• chemistry;
  • inquiry;
  • middle school science;
  • classroom research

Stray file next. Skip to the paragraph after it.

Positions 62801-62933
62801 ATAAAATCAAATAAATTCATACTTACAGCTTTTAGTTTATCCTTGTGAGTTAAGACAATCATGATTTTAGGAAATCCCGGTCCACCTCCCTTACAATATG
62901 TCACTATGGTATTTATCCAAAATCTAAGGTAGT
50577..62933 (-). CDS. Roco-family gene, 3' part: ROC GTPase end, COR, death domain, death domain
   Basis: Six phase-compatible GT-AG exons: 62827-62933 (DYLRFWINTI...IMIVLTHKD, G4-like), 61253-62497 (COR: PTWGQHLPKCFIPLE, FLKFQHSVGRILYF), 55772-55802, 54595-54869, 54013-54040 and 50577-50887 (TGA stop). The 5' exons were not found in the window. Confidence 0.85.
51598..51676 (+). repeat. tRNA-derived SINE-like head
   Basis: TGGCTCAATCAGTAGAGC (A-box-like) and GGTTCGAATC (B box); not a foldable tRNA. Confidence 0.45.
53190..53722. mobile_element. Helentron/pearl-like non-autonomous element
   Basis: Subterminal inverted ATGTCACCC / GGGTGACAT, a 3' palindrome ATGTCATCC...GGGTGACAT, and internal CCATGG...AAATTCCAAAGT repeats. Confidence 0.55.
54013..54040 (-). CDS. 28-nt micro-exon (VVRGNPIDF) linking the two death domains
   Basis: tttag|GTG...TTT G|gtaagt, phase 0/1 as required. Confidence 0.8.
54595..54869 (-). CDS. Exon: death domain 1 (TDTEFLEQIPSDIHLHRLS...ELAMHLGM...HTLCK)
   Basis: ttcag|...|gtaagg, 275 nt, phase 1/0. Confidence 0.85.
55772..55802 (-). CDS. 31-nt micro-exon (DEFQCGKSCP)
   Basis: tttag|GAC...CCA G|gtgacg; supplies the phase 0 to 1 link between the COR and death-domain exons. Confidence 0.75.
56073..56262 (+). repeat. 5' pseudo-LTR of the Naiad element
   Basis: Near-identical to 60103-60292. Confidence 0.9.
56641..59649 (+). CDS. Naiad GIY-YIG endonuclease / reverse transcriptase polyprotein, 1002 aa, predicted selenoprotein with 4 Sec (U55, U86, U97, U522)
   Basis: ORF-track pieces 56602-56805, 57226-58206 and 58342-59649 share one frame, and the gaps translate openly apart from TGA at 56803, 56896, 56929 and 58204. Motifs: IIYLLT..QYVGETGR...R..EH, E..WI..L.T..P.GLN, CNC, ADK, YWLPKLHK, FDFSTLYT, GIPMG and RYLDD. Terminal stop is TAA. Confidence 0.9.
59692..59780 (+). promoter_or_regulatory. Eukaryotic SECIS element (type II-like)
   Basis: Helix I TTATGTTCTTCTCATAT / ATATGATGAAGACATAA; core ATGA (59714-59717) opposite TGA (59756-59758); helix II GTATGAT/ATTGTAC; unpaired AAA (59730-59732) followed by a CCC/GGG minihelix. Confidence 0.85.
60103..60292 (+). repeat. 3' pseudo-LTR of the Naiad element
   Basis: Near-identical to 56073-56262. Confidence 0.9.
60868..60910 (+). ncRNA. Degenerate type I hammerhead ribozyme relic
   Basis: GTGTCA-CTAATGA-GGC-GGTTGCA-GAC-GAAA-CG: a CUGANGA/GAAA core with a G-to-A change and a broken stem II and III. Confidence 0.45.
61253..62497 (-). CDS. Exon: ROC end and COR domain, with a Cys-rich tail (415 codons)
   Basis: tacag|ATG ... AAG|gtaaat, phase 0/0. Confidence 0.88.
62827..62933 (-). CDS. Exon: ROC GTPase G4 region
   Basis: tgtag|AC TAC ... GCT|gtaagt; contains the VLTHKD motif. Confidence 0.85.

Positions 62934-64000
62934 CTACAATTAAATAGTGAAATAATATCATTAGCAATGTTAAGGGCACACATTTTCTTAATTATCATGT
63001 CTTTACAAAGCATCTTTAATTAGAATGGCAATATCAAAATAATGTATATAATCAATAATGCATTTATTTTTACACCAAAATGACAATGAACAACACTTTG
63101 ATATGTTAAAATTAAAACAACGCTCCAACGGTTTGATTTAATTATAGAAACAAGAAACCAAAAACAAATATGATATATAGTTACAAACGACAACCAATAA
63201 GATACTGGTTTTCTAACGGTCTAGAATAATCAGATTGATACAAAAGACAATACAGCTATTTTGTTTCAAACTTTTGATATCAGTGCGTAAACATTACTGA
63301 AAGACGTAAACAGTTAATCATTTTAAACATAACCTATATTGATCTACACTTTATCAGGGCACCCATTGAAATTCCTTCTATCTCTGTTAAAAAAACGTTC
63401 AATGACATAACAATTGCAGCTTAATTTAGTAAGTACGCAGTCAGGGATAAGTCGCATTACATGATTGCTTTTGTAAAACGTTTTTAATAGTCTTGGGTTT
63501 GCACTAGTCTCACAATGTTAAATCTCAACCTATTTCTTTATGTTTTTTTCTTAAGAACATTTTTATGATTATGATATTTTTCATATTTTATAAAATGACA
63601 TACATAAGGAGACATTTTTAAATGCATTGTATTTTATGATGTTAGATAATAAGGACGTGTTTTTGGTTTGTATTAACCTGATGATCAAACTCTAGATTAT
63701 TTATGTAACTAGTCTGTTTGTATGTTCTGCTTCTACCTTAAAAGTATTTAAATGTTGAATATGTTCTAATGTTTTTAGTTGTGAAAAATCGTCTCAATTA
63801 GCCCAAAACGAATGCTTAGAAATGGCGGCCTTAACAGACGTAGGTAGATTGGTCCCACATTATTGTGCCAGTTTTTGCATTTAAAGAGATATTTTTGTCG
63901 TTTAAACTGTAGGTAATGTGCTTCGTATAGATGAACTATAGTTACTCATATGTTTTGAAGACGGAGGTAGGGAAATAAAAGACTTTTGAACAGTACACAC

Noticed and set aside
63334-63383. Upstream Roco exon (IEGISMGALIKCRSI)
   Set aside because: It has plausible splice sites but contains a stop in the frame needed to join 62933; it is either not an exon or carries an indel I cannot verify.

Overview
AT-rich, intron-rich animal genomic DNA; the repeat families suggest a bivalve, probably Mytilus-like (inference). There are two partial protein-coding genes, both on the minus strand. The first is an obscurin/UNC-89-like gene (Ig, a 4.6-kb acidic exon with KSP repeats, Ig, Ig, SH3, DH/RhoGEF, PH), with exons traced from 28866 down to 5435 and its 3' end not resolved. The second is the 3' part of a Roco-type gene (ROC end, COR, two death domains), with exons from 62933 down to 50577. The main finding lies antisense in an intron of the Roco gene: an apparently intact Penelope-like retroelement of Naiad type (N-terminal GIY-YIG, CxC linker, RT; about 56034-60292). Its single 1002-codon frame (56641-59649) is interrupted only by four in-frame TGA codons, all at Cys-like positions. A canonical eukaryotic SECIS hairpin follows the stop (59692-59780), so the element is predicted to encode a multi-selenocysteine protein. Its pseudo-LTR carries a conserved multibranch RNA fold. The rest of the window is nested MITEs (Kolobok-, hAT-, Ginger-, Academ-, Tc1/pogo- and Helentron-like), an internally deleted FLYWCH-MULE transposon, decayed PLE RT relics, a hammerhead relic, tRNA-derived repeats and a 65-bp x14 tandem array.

Teacher practices are essential for supporting students in scientific inquiry practices, such as the construction of scientific explanations. In this study, we examine what instructional practices teachers engage in when they introduce scientific explanation and whether these practices influence students' ability to construct scientific explanations during a middle school chemistry unit. Thirteen teachers enacted a project-based chemistry unit, How can I make new stuff from old stuff?, with 1197 seventh grade students. We videotaped each teacher's enactment of the focal lesson on scientific explanation and then coded the videotape for four different instructional practices: modeling scientific explanation, making the rationale of scientific explanation explicit, defining scientific explanation, and connecting scientific explanation to everyday explanation. Our results suggest that when teachers introduce scientific explanation, they vary in the practices they engage in as well as the quality of their use of these practices. We also found that teachers' use of instructional practices can influence student learning of scientific explanation and that the effect of these instructional practices depends on the context in terms of what other instructional practices the teacher uses. © 2007 Wiley Periodicals, Inc. J Res Sci Teach 45: 53–78, 2008